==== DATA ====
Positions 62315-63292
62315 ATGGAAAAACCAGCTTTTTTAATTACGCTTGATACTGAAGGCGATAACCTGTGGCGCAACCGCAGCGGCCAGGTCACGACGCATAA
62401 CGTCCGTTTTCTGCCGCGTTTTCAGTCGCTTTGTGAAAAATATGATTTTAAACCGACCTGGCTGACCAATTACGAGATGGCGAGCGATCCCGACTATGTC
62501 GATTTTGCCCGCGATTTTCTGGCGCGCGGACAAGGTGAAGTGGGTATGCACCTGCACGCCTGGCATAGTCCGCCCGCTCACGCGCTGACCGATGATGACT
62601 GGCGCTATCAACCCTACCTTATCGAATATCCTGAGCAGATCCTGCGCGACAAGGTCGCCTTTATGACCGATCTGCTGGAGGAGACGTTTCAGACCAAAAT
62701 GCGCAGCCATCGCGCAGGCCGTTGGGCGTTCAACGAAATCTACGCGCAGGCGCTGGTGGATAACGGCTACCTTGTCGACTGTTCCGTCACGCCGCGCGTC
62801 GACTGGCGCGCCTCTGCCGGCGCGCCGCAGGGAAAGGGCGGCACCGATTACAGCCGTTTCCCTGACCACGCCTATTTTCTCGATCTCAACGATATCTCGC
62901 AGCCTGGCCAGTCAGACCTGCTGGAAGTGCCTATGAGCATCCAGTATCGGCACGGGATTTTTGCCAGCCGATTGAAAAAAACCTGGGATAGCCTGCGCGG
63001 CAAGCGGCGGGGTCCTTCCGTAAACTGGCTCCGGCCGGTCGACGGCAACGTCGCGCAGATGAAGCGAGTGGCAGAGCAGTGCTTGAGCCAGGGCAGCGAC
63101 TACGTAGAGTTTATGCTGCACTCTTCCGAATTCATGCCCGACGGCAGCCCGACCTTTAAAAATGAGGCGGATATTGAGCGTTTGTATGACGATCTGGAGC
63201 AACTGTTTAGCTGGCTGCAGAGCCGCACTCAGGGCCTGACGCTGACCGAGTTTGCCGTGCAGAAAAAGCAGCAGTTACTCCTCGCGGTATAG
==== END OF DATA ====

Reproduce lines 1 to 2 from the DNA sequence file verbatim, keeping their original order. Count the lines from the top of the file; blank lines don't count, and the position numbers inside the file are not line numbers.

Positions 62315-63292
62315 ATGGAAAAACCAGCTTTTTTAATTACGCTTGATACTGAAGGCGATAACCTGTGGCGCAACCGCAGCGGCCAGGTCACGACGCATAA